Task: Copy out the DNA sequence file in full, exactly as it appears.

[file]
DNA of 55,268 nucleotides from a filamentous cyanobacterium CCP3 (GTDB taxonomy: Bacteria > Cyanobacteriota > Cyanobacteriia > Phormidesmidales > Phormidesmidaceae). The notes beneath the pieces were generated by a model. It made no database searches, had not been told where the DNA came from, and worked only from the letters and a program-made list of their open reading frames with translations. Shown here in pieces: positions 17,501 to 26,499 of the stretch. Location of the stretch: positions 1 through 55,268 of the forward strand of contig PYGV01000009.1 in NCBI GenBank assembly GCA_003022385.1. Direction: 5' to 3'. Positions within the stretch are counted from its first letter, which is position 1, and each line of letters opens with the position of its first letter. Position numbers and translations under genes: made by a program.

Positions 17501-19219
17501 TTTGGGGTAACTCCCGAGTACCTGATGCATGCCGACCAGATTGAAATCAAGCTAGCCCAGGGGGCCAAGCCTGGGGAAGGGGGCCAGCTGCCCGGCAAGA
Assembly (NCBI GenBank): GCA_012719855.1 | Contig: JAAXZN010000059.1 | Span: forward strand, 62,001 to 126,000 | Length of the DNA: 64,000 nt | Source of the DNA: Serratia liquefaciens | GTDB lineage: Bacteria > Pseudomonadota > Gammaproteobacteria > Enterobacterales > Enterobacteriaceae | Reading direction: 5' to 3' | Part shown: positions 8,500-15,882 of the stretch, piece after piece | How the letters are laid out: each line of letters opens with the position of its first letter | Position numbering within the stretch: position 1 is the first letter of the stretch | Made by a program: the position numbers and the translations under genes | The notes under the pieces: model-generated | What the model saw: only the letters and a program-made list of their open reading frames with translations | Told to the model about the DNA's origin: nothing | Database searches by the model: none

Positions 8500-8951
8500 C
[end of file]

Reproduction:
DNA of 55,268 nucleotides from a filamentous cyanobacterium CCP3 (GTDB taxonomy: Bacteria > Cyanobacteriota > Cyanobacteriia > Phormidesmidales > Phormidesmidaceae). The notes beneath the pieces were generated by a model. It made no database searches, had not been told where the DNA came from, and worked only from the letters and a program-made list of their open reading frames with translations. Shown here in pieces: positions 17,501 to 26,499 of the stretch. Location of the stretch: positions 1 through 55,268 of the forward strand of contig PYGV01000009.1 in NCBI GenBank assembly GCA_003022385.1. Direction: 5' to 3'. Positions within the stretch are counted from its first letter, which is position 1, and each line of letters opens with the position of its first letter. Position numbers and translations under genes: made by a program.

Positions 17501-19219
17501 TTTGGGGTAACTCCCGAGTACCTGATGCATGCCGACCAGATTGAAATCAAGCTAGCCCAGGGGGCCAAGCCTGGGGAAGGGGGCCAGCTGCCCGGCAAGA
Assembly (NCBI GenBank): GCA_012719855.1 | Contig: JAAXZN010000059.1 | Span: forward strand, 62,001 to 126,000 | Length of the DNA: 64,000 nt | Source of the DNA: Serratia liquefaciens | GTDB lineage: Bacteria > Pseudomonadota > Gammaproteobacteria > Enterobacterales > Enterobacteriaceae | Reading direction: 5' to 3' | Part shown: positions 8,500-15,882 of the stretch, piece after piece | How the letters are laid out: each line of letters opens with the position of its first letter | Position numbering within the stretch: position 1 is the first letter of the stretch | Made by a program: the position numbers and the translations under genes | The notes under the pieces: model-generated | What the model saw: only the letters and a program-made list of their open reading frames with translations | Told to the model about the DNA's origin: nothing | Database searches by the model: none

Positions 8500-8951
8500 C